1. The scanner has a donut shaped gantry consisting of a steel ring containing the X-ray tube and curved detector on the opposite side, so your object has to fit within the imaging area inside the steel ring.
2. On each revolution you get lots of images scanned within 30 seconds to 5 min- this is very fast.
3. The biggest logistical challenge is moving objects to and from the hospital safely.
4. During the scanning you immediately get slices, which are cross-section images from three different directions. Volumetric rendering is done from the slices and there is free software for this.
5. Apparently it is relatively easy to do segmentation, segment out regions of interest, and extract wire frame models, just time consuming. From there you can get images of the surface and texture and can even print the models. It is relatively easy to go from slice to wireframe, but harder to achieve a manufacturing mesh to produce a 3D print, which can be expensive in comparison to traditional molding and casting.
6. PROs of scanning and printing: there is no contact with the object, complex geometry is not a problem, the scans and volumetric rendering are dimensionally accurate, you can print in lots of materials; prints can be scaled to make large things handleable or small things more robust for handling or increase visibility; subtractive manufacture, in which you can use a computerized milling machine to cut out a positive or negative, is also a possibility.
7. CONs of scanning and printing: printing is slow, the build volume is limited, a non-traditional skill set is required of conservators to produce the final product, and only a few materials age well. The best material is sintered nylon, extruded polyester may also be safe, but it doesn’t take paint well; it is hard to get the industry to think about permanence.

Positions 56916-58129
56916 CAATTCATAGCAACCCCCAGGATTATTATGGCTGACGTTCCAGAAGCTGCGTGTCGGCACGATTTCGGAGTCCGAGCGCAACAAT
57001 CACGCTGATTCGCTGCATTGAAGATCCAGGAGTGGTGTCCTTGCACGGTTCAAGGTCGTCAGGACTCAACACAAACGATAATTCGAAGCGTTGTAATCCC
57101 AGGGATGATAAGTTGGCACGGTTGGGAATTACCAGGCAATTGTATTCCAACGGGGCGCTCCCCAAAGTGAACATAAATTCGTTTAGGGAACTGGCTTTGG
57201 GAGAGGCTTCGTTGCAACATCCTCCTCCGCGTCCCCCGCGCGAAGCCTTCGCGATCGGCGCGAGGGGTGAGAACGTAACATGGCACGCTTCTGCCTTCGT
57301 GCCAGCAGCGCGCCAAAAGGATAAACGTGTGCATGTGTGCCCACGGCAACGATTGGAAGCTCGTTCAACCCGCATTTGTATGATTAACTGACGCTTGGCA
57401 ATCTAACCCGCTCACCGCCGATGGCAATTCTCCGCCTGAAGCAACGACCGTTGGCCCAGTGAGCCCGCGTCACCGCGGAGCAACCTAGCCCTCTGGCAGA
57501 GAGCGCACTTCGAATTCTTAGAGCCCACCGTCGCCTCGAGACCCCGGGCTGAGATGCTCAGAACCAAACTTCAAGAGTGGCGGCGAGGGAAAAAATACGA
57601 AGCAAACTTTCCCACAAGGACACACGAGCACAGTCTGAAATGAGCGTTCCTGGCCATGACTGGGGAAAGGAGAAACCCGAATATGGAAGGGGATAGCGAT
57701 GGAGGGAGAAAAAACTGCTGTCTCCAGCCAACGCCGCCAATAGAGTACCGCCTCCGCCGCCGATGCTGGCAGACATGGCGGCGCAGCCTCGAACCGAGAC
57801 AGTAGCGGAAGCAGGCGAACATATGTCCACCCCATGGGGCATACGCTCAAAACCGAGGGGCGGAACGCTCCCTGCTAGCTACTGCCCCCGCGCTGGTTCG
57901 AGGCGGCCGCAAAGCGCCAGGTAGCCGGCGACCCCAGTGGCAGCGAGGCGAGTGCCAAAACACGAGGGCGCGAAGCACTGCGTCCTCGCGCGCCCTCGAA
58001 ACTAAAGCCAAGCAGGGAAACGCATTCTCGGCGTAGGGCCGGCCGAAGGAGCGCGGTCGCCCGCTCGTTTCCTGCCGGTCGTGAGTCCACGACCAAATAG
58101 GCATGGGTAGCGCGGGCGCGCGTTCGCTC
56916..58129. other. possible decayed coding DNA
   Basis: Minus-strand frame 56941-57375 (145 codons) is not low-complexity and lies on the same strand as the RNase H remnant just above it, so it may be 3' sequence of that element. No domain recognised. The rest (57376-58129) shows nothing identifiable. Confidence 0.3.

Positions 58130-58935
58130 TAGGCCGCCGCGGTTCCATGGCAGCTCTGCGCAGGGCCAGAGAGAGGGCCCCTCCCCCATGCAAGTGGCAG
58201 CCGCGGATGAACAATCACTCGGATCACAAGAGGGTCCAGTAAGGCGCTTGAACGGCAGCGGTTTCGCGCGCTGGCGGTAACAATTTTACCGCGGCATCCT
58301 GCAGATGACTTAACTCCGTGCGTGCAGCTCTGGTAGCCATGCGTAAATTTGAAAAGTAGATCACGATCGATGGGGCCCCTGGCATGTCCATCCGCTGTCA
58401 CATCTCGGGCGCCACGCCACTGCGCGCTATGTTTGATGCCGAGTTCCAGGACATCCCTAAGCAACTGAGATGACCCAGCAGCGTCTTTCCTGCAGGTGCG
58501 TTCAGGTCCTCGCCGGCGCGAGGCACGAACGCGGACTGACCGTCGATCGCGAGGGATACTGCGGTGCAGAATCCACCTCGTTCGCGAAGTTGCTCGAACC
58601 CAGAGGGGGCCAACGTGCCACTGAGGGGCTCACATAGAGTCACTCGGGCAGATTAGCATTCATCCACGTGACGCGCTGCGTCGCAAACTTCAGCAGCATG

The object at the center of this project was a Magdalenian skull. The skeleton itself is of considerable importance, because it is the only magdalenian era skeleton of almost completion. A little history: it was excavated, quite professionally, in 1911 when they lowered the floor of the site. Unfortunately the burial was discovered when someone hit the skull with a pickax. Needless to say, the skull did not come out in one piece. In 1915 the full skeleton was removed in two blocks. My notes are a little fuzzy here, but basically at some point between the excavation the skull was restored and then went from being 2 pieces to 6 pieces, as it is documented in a 1932 publication by von Bonen. It appears that at that point the skull was also skin coated with plaster. Thankfully (?) those repairs have held up. Great, so why, did they need to scan and reconstruct the skull? Well according to Dr. Robert Martin, JP’s colleague at the Field Museum, the skull doesn’t look anatomically correct. Apparently during the time period when it was put together there was an interest in race and the skull fragments could have been lined up incorrectly accentuating cultural assumptions.
A previous x-ray showed that two fragments in the forehead are secured with a metal pin. In 2012, when the mobile CT scanner came to the museum, they were all geared up to start with the Magdalenian skull. Unfortunately there was not much difference in attenuation between bone and plaster making it tricky to define between the two materials in the scans. JP consulted a cranial reconstruction group and asked them to pretend this was a pediatric car crash victim with a cranial injury; they asked, why aren’t you using the mimics software package?